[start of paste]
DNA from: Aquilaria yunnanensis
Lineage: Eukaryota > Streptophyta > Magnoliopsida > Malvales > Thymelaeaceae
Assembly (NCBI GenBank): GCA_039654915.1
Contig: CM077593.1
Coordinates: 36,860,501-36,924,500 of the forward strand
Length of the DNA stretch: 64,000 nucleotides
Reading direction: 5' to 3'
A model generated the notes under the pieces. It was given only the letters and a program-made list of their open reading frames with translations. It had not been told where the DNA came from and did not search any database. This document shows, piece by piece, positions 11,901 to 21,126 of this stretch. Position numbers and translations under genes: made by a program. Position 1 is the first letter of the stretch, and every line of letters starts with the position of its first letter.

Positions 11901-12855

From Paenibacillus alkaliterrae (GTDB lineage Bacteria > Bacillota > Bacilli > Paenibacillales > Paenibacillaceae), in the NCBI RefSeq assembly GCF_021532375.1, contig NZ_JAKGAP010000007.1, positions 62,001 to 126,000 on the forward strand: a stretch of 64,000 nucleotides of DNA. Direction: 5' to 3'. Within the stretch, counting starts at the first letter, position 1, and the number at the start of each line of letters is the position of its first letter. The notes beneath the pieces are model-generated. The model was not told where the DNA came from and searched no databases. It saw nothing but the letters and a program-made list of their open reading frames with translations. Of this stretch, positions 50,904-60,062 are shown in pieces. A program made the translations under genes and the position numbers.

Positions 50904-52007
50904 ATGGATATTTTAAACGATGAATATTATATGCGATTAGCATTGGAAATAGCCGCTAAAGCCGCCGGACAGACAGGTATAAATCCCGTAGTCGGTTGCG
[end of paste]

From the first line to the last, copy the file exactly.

DNA from: Aquilaria yunnanensis
Lineage: Eukaryota > Streptophyta > Magnoliopsida > Malvales > Thymelaeaceae
Assembly (NCBI GenBank): GCA_039654915.1
Contig: CM077593.1
Coordinates: 36,860,501-36,924,500 of the forward strand
Length of the DNA stretch: 64,000 nucleotides
Reading direction: 5' to 3'
A model generated the notes under the pieces. It was given only the letters and a program-made list of their open reading frames with translations. It had not been told where the DNA came from and did not search any database. This document shows, piece by piece, positions 11,901 to 21,126 of this stretch. Position numbers and translations under genes: made by a program. Position 1 is the first letter of the stretch, and every line of letters starts with the position of its first letter.

Positions 11901-12855

From Paenibacillus alkaliterrae (GTDB lineage Bacteria > Bacillota > Bacilli > Paenibacillales > Paenibacillaceae), in the NCBI RefSeq assembly GCF_021532375.1, contig NZ_JAKGAP010000007.1, positions 62,001 to 126,000 on the forward strand: a stretch of 64,000 nucleotides of DNA. Direction: 5' to 3'. Within the stretch, counting starts at the first letter, position 1, and the number at the start of each line of letters is the position of its first letter. The notes beneath the pieces are model-generated. The model was not told where the DNA came from and searched no databases. It saw nothing but the letters and a program-made list of their open reading frames with translations. Of this stretch, positions 50,904-60,062 are shown in pieces. A program made the translations under genes and the position numbers.

Positions 50904-52007
50904 ATGGATATTTTAAACGATGAATATTATATGCGATTAGCATTGGAAATAGCCGCTAAAGCCGCCGGACAGACAGGTATAAATCCCGTAGTCGGTTGCG